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Inhibition of 5{alpha}-reductase alters pregnane metabolism in the late pregnant mare

Inhibition of 5{alpha}-reductase alters pregnane metabolism in the late pregnant mare

In the latter half of gestation in the mare, progesterone concentrations decline to near undetectable levels while other 5α-reduced pregnanes are elevated. Of these, 5α-dihydroprogesterone and allopregnanolone have been reported to have important roles in either pregnancy maintenance or fetal quiescence. During this time, the placenta is necessary for pregnane metabolism, with the enzyme 5α-reductase being required for the conversion of progesterone to 5α-dihydroprogesterone. The objectives of this study were to assess the effects of a 5α-reductase inhibitor, dutasteride on pregnane metabolism (pregnenolone, progesterone, 5α-dihydroprogesterone, 20α-hydroxy-5α-pregnan-3-one, 5α-pregnane-3β,20α-diol and allopregnanolone), to determine circulating dutasteride concentrations and to assess effects of dutasteride treatment on gestational parameters. Pregnant mares (n = 5) received dutasteride (0.01 mg/kg/day, IM) and control mares (n = 4) received vehicle alone from 300 to 320 days of gestation or until parturition. Concentrations of dutasteride, pregnenolone, progesterone, 5α-dihydroprogesterone, 20α-hydroxy-5α-pregnan-3-one, 5α-pregnane-3β,20α-diol, and allopregnanolone were evaluated via liquid chromatography–tandem mass spectrometry. Samples were analyzed as both days post treatment and as days prepartum. No significant treatment effects were detected in pregnenolone, 5α-dihydroprogesterone, 20α-hydroxy-5α-pregnan-3-one, 5α-pregnane-3β,20α-diol or allopregnanolone for either analysis; however, progesterone concentrations were increased (P < 0.05) sixfold in dutasteride-treated mares compared to control mares. Dutasteride concentrations increased in the treated mares, with a significant correlation (P < 0.05) between dutasteride concentrations and pregnenolone or progesterone concentrations. Gestational length and neonatal outcomes were not significantly altered in dutasteride-treated mares. Although 5α-reduced metabolites were unchanged, these data suggest an accumulation of precursor progesterone with inhibition of 5α-reductase, indicating the ability of dutasteride to alter progesterone metabolism.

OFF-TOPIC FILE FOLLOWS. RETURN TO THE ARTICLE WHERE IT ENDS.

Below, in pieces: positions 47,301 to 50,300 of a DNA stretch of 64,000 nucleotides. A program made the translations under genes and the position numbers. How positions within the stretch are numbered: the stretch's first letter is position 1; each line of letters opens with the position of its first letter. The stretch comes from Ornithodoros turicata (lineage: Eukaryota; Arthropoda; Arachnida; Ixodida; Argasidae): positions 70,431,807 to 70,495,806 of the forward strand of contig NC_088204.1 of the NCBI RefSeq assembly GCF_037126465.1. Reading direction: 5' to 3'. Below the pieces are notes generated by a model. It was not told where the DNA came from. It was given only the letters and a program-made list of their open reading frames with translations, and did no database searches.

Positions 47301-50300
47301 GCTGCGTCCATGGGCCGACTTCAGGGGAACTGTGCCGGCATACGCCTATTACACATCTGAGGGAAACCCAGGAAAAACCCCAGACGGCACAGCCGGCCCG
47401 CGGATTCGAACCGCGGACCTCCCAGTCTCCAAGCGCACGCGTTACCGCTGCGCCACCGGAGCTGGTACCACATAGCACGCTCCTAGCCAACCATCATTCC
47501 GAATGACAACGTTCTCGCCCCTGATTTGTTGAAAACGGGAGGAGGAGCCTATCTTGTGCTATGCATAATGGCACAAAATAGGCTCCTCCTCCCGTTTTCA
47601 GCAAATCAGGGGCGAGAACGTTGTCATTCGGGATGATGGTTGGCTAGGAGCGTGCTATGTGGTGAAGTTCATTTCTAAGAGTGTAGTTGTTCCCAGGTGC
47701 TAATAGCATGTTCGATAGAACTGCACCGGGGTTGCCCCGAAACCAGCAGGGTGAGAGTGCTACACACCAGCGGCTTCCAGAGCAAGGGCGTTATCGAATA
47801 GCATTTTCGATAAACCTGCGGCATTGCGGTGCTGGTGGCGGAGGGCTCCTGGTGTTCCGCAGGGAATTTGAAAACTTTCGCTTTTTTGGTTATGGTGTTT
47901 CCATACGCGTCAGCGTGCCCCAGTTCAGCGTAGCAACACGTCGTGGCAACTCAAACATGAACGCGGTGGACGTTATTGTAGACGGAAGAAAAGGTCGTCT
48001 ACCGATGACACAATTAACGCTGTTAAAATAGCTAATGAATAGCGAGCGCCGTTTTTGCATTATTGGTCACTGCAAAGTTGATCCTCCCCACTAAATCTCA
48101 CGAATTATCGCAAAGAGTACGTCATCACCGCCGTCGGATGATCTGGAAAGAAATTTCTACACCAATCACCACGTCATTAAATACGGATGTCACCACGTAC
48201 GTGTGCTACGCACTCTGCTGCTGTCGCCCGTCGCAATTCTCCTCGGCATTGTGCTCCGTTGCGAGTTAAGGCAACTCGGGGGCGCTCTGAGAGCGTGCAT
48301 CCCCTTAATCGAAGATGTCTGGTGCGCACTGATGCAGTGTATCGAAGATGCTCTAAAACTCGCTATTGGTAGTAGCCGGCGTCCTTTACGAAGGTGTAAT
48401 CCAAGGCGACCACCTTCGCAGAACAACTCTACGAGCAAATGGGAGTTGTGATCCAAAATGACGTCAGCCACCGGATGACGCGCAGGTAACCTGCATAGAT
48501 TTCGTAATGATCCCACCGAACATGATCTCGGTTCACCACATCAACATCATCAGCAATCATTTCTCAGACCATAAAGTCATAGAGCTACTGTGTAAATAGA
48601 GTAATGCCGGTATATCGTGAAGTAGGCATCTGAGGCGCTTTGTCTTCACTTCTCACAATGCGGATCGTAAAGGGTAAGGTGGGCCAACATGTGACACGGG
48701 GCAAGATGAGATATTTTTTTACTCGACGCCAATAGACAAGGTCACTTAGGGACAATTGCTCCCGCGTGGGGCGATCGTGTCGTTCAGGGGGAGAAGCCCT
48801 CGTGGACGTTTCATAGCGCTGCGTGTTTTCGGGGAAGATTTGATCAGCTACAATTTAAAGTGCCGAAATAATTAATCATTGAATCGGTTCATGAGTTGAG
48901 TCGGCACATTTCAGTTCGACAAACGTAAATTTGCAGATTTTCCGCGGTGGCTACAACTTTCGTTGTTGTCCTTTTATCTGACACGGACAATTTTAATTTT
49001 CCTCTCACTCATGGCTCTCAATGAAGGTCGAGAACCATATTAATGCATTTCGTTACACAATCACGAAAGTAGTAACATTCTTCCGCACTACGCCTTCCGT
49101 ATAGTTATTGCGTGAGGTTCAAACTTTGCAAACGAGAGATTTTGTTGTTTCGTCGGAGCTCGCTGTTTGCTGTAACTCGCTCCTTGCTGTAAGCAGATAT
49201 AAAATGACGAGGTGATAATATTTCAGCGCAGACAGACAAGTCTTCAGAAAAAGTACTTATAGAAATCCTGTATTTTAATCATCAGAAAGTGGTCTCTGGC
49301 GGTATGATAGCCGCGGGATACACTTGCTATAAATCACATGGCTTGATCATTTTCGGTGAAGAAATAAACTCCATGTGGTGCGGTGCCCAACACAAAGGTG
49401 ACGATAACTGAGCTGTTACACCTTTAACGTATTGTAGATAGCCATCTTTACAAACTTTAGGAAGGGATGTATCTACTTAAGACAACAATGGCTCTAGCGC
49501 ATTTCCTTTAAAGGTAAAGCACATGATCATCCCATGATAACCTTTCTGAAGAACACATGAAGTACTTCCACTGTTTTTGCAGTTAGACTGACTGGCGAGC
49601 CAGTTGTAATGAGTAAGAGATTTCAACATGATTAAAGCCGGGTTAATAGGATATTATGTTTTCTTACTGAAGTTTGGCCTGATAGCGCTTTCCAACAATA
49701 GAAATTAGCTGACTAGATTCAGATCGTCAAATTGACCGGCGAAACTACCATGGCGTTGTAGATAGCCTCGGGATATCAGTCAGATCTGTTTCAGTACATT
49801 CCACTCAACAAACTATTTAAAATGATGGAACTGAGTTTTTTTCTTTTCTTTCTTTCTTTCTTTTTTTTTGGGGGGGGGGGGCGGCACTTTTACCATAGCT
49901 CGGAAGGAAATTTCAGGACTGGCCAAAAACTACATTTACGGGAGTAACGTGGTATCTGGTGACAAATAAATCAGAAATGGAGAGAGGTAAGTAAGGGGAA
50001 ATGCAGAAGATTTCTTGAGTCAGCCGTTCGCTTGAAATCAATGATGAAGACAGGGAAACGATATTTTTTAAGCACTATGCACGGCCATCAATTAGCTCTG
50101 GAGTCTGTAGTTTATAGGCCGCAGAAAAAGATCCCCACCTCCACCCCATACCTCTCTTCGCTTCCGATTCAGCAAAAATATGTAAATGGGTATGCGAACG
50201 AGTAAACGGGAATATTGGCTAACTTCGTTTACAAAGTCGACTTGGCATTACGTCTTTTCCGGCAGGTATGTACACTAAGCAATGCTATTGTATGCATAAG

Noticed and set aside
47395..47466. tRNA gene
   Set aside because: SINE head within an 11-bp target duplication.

Source: The journal of Reproductive Science

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